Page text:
Seeing Ourselves Seeing
Fourth Sunday of Ordinary Time
The Beatitudes are so beautiful and so challenging. So hard.
Blessed are they who mourn?
Think of how you feel when you mourn. When a parent dies. When a child suffers or fails. When you lose a job or a house or a friend. How terrible this is. How the rest of the world disappears. How all the things that mattered suddenly don’t anymore. The office intrigues. The garbage disposal. The neighbor’s dogs in your flowerbeds. Nothing. You are radically focused. You are overwhelmed with feelings you can’t put into words. Nothing makes sense. It’s so bad it’s like something has happened in your body: this heavy, heavy weight.
And that’s good? That’s blessed?
Blessed are you when you are persecuted? When people attack you?
Think of those times. You’ve had a falling out with someone at work and the emails are going back and forth. People are shunning you and talking behind your back. It’s hard even to walk into a room. Or you’re going along and everything is fine and suddenly you get this devastating piece of criticism. All those metaphors: of carrying the world on your shoulders or being stabbed in the back. They all seem literally true. You can’t breathe sometimes.
And that’s good? Is Jesus a sadist? Does God want us to suffer?
No, I don’t think that’s it at all. I think these terrible times are a means to end. I think they’re good because life is mysterious and life is overwhelming and we need to see that and accept that. We need not to cling to our little illusions. I think these terrible times are good because they strip us of what is false, because they force us to give up our attachments—our attachment to reputation, our caring about what people think, even our clinging to the people we’re closest to, our false dependence on them.
When my mother died, I kept on living. As bad as I felt, as hard as this hit me, I survived. I felt guilty about this for a long time but then this freedom came. I am not just my mother’s son. When I fought with a colleague and we became enemies, I kept on living. I walked to my car and the rain was still falling and I was aware of the rain falling. As hard as this hit me, as terrible as this was, it didn’t finally affect something deep within me, and that’s the advantage of such moments, that’s the blessing: that suddenly I’m aware of this deep, inner place.
This is what it means to have the mind of Christ, to live in this place and from this place.
There’s the self that experiences things, that loves and suffers and wants and needs. And then there’s the deeper self, the one that is able to step back and think about itself thinking, see itself seeing. All the mystics talk about this. All the psychologists. Somehow we have to learn to stand back and watch our own dramas. To see ourselves from a compassionate distance. Somehow we need to learn not to identify with our own feelings, to not be defined by them. There’s this viewing platform, this place from which we can see, and this where we have to stand. Whenever we panic or fear or get angry we have to withdraw to this place within us, behind our eyes.
Because from this place we just aren’t affected anymore by the things that used to affect us. We’re no longer triggered, hooked, snagged.
We think: I’m having this angry feeling or this selfish feeling. Not: I am angry, I am selfish. We realize feelings come and feelings go and they always will. We can’t repress the negative ones. They’ll always be there. And that’s fine, as long as we don’t think, this is who we are. No. Who we are is deeper than that. Behind that. Underneath that. Above that.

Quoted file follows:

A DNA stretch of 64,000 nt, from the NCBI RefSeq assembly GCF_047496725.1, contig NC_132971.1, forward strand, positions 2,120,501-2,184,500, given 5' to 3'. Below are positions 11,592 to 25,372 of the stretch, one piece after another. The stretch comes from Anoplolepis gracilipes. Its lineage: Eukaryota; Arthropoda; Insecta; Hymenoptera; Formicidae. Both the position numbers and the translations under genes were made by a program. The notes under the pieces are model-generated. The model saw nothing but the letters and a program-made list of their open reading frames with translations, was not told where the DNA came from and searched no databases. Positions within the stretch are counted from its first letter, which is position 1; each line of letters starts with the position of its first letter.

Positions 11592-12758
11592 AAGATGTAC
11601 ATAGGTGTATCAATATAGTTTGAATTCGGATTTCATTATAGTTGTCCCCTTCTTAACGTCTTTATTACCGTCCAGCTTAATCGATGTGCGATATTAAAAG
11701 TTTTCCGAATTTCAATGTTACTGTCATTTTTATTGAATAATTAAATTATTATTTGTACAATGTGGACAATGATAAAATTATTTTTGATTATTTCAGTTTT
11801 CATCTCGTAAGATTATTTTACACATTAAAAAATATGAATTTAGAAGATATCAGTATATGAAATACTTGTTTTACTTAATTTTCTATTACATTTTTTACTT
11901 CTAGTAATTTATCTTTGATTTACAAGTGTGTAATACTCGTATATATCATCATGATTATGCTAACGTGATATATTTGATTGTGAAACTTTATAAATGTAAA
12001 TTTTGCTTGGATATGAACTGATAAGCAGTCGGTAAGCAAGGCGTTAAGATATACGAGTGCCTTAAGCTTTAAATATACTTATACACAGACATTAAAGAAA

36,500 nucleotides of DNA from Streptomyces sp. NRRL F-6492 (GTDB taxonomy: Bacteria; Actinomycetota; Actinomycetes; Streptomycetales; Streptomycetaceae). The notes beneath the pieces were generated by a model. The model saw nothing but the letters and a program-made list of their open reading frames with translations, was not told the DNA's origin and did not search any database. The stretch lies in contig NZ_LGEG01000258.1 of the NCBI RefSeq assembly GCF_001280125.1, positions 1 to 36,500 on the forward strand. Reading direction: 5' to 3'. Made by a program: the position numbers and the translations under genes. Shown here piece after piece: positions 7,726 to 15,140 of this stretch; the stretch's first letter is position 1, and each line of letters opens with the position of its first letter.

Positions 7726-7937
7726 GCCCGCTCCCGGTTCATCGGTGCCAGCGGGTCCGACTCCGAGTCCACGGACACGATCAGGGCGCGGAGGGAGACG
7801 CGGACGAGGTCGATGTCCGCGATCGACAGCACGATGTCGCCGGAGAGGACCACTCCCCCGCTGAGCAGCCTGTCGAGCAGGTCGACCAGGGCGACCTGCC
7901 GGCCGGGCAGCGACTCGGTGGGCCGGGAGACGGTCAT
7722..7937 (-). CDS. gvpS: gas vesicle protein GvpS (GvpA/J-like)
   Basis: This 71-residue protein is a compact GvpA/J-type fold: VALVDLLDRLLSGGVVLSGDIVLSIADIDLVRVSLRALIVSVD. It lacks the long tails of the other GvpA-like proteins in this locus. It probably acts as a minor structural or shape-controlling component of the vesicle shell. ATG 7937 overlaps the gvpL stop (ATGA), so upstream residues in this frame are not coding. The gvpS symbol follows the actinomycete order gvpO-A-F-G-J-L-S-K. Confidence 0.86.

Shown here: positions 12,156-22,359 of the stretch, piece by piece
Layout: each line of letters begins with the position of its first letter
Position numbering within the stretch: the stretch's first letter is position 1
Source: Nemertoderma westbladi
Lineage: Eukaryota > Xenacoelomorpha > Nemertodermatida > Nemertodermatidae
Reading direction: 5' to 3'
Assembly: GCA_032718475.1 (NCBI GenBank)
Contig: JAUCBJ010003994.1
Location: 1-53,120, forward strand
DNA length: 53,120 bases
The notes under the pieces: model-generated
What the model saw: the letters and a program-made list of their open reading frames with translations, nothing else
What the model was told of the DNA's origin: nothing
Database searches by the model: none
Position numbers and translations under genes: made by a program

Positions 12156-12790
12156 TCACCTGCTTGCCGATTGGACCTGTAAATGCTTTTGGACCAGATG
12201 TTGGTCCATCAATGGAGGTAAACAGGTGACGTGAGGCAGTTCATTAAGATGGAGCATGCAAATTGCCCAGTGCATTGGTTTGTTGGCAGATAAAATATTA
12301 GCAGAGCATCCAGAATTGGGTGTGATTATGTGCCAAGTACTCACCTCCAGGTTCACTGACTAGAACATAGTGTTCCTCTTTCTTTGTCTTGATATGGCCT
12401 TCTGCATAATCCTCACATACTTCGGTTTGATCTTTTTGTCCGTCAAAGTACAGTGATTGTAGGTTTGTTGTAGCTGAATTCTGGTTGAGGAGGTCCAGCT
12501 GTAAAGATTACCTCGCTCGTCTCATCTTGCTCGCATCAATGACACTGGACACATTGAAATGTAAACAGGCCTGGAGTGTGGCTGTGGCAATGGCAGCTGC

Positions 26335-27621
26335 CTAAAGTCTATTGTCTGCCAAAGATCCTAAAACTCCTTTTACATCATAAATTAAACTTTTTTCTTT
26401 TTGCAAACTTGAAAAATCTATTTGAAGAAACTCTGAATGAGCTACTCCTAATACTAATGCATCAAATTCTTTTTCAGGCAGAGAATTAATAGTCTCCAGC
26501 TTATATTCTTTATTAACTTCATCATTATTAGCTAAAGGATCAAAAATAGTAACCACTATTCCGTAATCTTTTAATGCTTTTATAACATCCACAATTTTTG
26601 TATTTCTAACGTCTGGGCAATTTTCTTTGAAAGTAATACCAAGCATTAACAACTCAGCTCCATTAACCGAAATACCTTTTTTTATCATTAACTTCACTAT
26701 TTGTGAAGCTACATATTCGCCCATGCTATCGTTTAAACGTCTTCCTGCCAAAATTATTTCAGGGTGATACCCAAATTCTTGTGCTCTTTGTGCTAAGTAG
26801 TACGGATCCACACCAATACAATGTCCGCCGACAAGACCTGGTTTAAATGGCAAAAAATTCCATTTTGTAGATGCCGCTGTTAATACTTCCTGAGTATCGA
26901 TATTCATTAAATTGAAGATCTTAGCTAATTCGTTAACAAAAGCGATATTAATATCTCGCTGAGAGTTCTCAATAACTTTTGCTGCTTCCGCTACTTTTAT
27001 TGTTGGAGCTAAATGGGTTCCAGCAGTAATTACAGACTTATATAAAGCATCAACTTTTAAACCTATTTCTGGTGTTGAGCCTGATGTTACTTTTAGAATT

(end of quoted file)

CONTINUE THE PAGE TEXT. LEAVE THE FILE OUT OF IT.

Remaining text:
Imperishable. Absolutely cared for. Infinitely valuable.
From this place, from this platform, we don’t constantly rank and categorize, ourselves and others, we’re not constantly judging anymore, because we’ve been flattened and reduced ourselves. We know that none of that matters. And we also know that deep inside these other people they too have a center, a spark, the self we all share. We’re all equal.
We’re at a distance in one way but the paradox is that this brings us closer in another. Food tastes better. The air seems purer. The grass is more intensely green. We’re not distracted anymore and so we can be more available to the moment, to the weather, to the person who happens to come. We love the people we love more deeply because we no longer love them to possess them, to use them to make ourselves feel better. We just see them. We’re just glad to be around them.
Blessed are we. Blessed are we. In some translations the phrase is “Happy are we.” “Happy are we.” And that’s it. We don’t need to do anything to be happy. We don’t need to own anything to be happy. We don’t need to be anything to be happy. Whatever the external circumstances, whether we’re rich or poor, famous or obscure, young or old, healthy or sick, we are who we are and life is what it is.
This is why growing old is a gift, because it helps us to let go and forces us to. This is why death is a gift, one of the greatest of gifts, because it completes the process of stripping away and prepares us for the next stage.
This is the faith of the martyrs, the faith that sustained them in their suffering. This is what gave the early Christians the confidence and the courage that all the ancient historians marvel at. This is the courage and the love that Jesus brought to the cross. This is the wisdom we consume in the Eucharist. This is the faith and the joy and the confidence that we are given in Christ Jesus every day of our lives.
That place, deep inside of us. That’s where Christ is. That is Christ. And nothing can take it away.
Blessed are we. Happy are we. Loved are we. Everywhere and always.
The Lord is my light and my salvation. Whom shall I fear?
The Lord is the stronghold of my life. Of whom shall I be afraid?